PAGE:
They also assert that Respondent has no rights or legitimate interest in the disputed domain names because he is not commonly known by the disputed domain names and there is no evidence of him using or having made demonstrable preparations to use the disputed domain names in connection with a bona fide offering of goods and services, or in connection with a legitimate noncommercial or fair use.
Lastly, Complainants’ allege that Respondent’s registration and use of the disputed domain names were in bad faith because they completely incorporate Complainants’ ALTRIA and PHILIP MORRIS trademarks and have no other conceivable use except creating a form of initial interest confusion to divert Internet users from Complainants’ true websites to Respondent’s website. Moreover, Complainants provide evidence that Respondent has engaged in a pattern of bad faith registration and use of domain names, including not only Complainant’s well-known trademarks, but also the well-known trademarks of third parties.
Respondent did not reply to Complainant’s contentions.
Paragraph 10(e) of the UDRP Rules grants a panel the power to consolidate multiple domain name disputes. At the same time, paragraph 3(c) of the UDRP Rules provides that a complaint may relate to more than one domain name, provided that the domain names are registered by the same domain name holder.
In assessing whether a complaint filed by multiple complainants may be brought against a single respondent, UDRP panels look at whether (i) the complainants have a specific common grievance against the respondent, or the respondent has engaged in common conduct that has affected the complainants in a similar fashion, and (ii) it would be equitable and procedurally efficient to permit the consolidation. WIPO Overview of WIPO Panel Views on Selected UDRP Questions, Third Edition (“WIPO Overview 3.0”), section 4.11.1.
Complainants have provided clear evidence that Respondent is the registrant for all the disputed domain names that incorporate Complainants’ brands. This denotes a common conduct affecting all Complainants in a similar fashion thus justifying joining Complainants and the disputed domain names in this sole proceeding. Furthermore, in the circumstances of this case it would be equitable and procedurally efficient to permit the consolidation.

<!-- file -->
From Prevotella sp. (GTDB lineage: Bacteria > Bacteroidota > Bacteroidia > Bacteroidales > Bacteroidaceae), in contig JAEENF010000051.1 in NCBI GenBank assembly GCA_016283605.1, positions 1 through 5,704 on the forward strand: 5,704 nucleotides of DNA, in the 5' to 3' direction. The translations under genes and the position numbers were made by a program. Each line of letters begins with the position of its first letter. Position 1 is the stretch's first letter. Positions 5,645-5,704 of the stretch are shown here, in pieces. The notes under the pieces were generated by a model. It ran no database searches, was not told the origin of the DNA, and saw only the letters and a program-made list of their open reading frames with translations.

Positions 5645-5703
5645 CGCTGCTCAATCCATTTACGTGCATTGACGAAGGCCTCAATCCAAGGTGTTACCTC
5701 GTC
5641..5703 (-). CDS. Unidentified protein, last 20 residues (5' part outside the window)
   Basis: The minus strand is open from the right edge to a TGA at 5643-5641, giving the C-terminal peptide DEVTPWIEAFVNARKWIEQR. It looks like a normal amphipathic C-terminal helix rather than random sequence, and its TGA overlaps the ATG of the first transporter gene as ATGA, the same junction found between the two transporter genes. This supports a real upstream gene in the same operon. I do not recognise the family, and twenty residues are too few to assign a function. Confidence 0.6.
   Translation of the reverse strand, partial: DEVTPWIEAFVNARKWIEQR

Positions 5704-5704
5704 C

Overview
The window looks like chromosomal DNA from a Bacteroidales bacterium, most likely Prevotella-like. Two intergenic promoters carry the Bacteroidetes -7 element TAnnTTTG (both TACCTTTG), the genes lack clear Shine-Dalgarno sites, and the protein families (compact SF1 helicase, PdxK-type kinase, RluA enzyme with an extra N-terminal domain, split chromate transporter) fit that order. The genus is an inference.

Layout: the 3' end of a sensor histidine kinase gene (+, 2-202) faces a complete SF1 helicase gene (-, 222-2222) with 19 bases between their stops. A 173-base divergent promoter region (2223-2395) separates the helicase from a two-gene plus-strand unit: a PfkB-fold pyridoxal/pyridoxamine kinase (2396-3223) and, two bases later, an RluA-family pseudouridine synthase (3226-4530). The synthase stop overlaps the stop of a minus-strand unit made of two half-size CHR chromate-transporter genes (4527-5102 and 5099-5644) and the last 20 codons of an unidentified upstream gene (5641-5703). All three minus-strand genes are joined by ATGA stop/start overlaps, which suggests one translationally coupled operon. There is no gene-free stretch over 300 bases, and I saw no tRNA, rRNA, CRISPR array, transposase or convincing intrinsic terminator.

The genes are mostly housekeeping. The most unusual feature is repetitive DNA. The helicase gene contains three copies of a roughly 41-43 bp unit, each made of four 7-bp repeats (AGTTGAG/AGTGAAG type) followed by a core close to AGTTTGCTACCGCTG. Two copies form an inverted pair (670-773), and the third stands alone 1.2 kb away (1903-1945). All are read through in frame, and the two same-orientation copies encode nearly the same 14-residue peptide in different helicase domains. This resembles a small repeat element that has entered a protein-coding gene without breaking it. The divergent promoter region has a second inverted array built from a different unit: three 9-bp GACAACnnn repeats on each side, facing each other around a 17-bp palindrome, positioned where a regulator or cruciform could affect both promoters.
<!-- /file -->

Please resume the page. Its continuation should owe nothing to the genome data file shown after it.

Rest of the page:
Under paragraph 4(a) of the Policy, to succeed, Complainants must satisfy the Panel that:
(i) the disputed domain names are identical or confusingly similar to a trademark or service mark in which Complainant has rights;
(ii) Respondent has no rights or legitimate interests in respect of the disputed domain names; and
(iii) the disputed domain names were registered and are being used in bad faith.
“Does a respondent’s default/failure to respond to the complainant’s contentions automatically result in the complaint succeeding?
Noting the burden of proof on the complainant, a respondent’s default (i.e., failure to submit a formal response) would not by itself mean that the complainant is deemed to have prevailed; a respondent’s default is not necessarily an admission that the complainant’s claims are true.”
Thus, even though Respondent has failed to address Complainants’ contentions, the burden remains with Complainants to establish the three elements of paragraph 4(a) of the Policy by a preponderance of the evidence. See, e.g., The Knot, Inc. v. In Knot We Trust LTD, WIPO Case No. D2006-0340.
Ownership of a nationally registered trademark constitutes prima facie evidence that the complainant has the requisite rights in a mark for purposes of paragraph 4(a)(i) of the Policy. WIPO Overview 3.0, section 1.2.1. To establish unregistered or common law trademark rights for purposes of the UDRP, the complainant must show that its mark has become a distinctive identifier which consumers associate with the complainant’s goods and/or services. Relevant evidence demonstrating such acquired distinctiveness includes a range of factors such as (i) the duration and nature of use of the mark, (ii) the amount of sales under the mark, (iii) the nature and extent of advertising using the mark, (iv) the degree of actual public (e.g., consumer, industry, media) recognition, and (v) consumer surveys. WIPO Overview 3.0, section 1.3; see also Imperial College v. Christophe Dessimoz, WIPO Case No. D2004-0322 (“[…] the Panel notices that common law trademark and service mark rights exist when a party proves that there is enough goodwill and reputation in and to a name and sufficient association of the same with the party itself, no matter how strong or weak those trademark and service mark rights may be […]”).
Complainants have provided evidence that they have rights in the ALTRIA trademark through their United States registrations and in the PHILIP MORRIS trademark through the evidence submitted showing the duration and nature of use of the mark, the degree of actual media attention, and the sales under the mark.